Schedule me a winner

New QB Logan Thomas and the Hokies figure to benefit from an easy schedule. Andrew Shurtleff/US Presswire

The Michigan State Spartans had in 2010 one of the least surprising breakthrough seasons in recent memory. They returned a solid if unspectacular roster for coach Mark Dantonio, who had his own upperclassmen, but mostly, Sparty had a schedule that could be a case study in substantive ease. It had all the elements:

• Keep it local: State didn't leave the state until its eighth game in late October.
• To borrow from "Rounders," pay that man his money: A trio of payout contests dotted the early slate.
• Prime-time potency: A nationally televised win over a rebuilding Notre Dame Fighting Irish team added gravitas. Another home triumph over the still-forming Wisconsin Badgers sealed it.

By the time Bama pummeled the Spartans in a bowl matchup, you looked back and wondered how Michigan State could possibly have done worse than, say, 10-3. Some pollsters already are doing exactly that.

We clamor for smarter voters, but some are already quite smart. What we call preseason rankings are, if you talk to the voters, also predictions. A team that may be No. 20 based on talent easily can be No. 5 when you also figure in its soft schedule. Why evaluate the rosters when you can check the schedule and feel pretty good about being right at the end of the season?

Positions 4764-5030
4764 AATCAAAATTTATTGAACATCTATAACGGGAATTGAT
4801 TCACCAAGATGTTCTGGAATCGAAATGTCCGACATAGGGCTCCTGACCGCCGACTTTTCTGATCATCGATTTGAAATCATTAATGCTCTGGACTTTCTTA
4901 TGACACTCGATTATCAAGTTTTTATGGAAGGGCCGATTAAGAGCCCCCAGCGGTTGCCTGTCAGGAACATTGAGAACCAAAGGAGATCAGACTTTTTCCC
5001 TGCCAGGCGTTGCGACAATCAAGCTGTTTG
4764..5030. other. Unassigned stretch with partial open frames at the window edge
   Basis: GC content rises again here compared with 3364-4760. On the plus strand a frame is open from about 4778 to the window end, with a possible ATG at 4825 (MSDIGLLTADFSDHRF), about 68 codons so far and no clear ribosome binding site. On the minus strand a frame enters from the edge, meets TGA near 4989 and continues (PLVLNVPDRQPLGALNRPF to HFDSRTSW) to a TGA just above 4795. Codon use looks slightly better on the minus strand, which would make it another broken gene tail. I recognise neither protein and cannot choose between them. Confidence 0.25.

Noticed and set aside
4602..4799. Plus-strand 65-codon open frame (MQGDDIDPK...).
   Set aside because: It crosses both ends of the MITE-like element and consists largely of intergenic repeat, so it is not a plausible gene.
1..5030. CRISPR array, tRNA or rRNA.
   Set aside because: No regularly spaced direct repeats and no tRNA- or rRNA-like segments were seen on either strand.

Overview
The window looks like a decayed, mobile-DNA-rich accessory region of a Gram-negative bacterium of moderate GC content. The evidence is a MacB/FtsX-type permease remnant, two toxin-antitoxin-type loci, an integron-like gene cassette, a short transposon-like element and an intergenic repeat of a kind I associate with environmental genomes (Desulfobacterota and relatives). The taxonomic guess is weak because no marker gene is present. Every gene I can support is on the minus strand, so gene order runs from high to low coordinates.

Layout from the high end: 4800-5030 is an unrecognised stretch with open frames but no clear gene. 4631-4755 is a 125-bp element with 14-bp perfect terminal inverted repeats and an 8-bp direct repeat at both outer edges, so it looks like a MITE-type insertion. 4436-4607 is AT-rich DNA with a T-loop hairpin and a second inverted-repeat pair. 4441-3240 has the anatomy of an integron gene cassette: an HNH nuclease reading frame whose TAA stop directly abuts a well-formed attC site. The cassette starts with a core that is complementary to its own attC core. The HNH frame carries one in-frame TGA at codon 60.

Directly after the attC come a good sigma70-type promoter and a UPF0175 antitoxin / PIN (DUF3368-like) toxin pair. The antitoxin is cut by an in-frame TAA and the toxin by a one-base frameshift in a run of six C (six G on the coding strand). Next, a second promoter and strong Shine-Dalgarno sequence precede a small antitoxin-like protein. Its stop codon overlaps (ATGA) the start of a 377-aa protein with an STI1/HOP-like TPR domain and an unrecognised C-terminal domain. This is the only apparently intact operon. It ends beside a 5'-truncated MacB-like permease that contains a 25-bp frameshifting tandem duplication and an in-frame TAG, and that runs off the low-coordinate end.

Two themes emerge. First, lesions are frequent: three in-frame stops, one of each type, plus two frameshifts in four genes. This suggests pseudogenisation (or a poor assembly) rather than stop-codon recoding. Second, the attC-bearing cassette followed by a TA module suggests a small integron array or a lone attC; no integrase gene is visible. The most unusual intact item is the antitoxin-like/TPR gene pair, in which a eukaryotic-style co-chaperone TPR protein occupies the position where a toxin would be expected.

We may decry it, but we'll play along. Here are teams that figure to be on the fringe of the preseason Top 25 -- or left off completely based on their talent levels -- that could end up making significant moves up the polls by season's end based on their soft schedules. It's a schedule-fulfilling prophecy.

1. Virginia Tech Hokies